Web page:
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Re: Prefer Mercurial instead of git

From: Stephen J. Turnbull
Subject: Re: Prefer Mercurial instead of git
Date: Sun, 05 Jan 2014 21:17:14 +0900

Jordi Gutiérrez Hermoso writes:

 > I don't think Stephen's a particular expert in this

I don't either.  But since I'm not an expert, why listen to me?
Listen to Barry Warsaw and Karl Fogel, who invited me to coauthor,


And to get David K to recommend me given how often we've been at each
others' throats over the decades is a pretty good trick, one I'm proud

 > And I think Mercurial is a good choice, and I will choose it again,
 > and again.

Technically, it is a good choice.  I'm not unhappy with it for XEmacs
development, although if things were moving as fast as they do in
Emacs I might sing a different tune.  Technically Bazaar was a good
choice.  As it turned out, the Bazaar developers were very good at
fixing technical problems, including using different or even new
algorithms when necessary.  But it then turned out that once they
weren't paid to do Bazaar, they stopped entirely.  I didn't expect
that, and it kills the deal, since there remain serious technical
problems that affect some users (eg, network performance).
Nevertheless, as ESR and DAK have been at pains to point out, the
problem with Mercurial, like the problem with Bazaar, isn't technical.

The problem is that Mercurial isn't git.  Git definitely is the leader
now.  Git is "cool".  Git is more flexible (neither Mercurial nor
Bazaar can support workflows that use colocated branches heavily).
Git has more growth potential: new techniques for manipulating DAGs
are developed in and for git.  (They can't be developed *in* Mercurial
or Bazaar command language, you have to go to Python level to develop
useful new features.)  Mercurial's supporting applications don't seem
to improve as quickly (at least, not those distributed with Mercurial,
cf. gitk vs. hg view).  So git is clearly winning the popularity
contest, both in general and on emacs-devel.

I actually see two features that git doesn't provide (and I don't know
how git would provide them robustly) in Bazaar (bound branches and
mainline-respecting operations).  I don't see any in Mercurial.

Mercurial's big advantage is that it's more comfortable for people who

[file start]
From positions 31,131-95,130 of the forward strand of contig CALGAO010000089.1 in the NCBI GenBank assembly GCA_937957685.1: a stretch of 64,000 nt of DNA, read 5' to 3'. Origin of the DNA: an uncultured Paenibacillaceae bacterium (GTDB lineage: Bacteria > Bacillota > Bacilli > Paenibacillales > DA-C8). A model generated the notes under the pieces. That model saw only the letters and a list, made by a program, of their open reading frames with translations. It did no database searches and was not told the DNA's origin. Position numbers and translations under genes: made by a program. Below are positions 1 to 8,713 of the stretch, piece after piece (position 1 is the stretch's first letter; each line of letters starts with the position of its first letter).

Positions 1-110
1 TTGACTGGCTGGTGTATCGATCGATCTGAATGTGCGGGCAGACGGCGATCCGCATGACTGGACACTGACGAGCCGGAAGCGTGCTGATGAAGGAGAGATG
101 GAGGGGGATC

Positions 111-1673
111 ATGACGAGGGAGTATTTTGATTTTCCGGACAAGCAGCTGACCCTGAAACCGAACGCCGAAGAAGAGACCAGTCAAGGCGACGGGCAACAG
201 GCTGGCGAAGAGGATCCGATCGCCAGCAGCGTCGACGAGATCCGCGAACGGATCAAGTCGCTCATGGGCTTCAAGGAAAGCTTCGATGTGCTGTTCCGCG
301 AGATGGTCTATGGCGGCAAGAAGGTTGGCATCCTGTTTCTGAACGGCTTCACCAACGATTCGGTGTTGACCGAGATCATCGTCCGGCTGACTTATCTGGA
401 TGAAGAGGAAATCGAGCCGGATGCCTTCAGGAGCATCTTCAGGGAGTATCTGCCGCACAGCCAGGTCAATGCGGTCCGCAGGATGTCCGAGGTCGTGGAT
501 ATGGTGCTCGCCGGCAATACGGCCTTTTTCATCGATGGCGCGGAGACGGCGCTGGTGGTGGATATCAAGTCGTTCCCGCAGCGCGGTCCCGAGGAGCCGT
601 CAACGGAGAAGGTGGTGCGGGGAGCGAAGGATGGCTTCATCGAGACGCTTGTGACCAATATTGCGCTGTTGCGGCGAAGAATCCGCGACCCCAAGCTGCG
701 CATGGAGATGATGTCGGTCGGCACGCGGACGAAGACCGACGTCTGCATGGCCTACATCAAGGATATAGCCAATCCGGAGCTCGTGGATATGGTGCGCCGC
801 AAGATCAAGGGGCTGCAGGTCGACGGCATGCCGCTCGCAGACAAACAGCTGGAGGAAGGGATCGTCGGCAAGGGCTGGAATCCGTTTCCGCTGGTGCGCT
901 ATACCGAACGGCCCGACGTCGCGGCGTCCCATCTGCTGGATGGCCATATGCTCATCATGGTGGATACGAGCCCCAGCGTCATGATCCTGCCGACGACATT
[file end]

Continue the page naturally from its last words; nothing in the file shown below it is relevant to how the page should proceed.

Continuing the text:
are already used to CVS or Subversion and never want to think about
VC.  For many Emacs developers, that is an attraction.  It's not hard
to use git that way, though -- it's just that if you ask people who
use git's unique capabilities, they won't tell you about it :-/.

But like Bazaar, it's hard to see Mercurial as a starting point for
future evolution.  As applied to programming, VC is an editing task,
really.  If developing new ways of applying editing technology is what
Emacs is about, serious consideration should be given to giving up
comfort for a while.  Eg, it's hard to see how Mercurial or Bazaar
could directly support a Darcs-like patch type, but in git it's
simple: just a pair of SHA1s.  (Creating a "patch algebra" for that
would be harder; it would have to involve a subfile type so that files
become composite, just as trees are in current git -- but creating the
subfile type is trivial in git, and the submodule kludge suggests that
extending to a patch algebra might not be as hard as you'd think --
git's data structures are remarkably flexible.  Add Emacs Lisp for
creating new patch == autoedit types and wow, you might have something
new, bright! shiny!)

Also, people who think in terms of "commit" and "update" being
heavyweight (network) operations tend to insist on associating commits
with development milestones.  They deprecate git's DAG-traversing as
useless and DAG-editing as "history modification".  Nothing wrong with
that -- as long as they save their opinions for their own workflows.
Micro-commits, DAG compression, and even the much-maligned rebase all
have their place in other workflows.

Of course, as someone who frequently uses rebase, micro-commits, and
similar techniques in my own workflows, I'm biased.  But between the
growth possibilities inherent in git's simpler, more extensible
architecture, and current workflows that are difficult to impossible
to emulate with other VCSes, I think git is both technically and by
popularity the obvious choice (if Emacs is going to switch VCSes).

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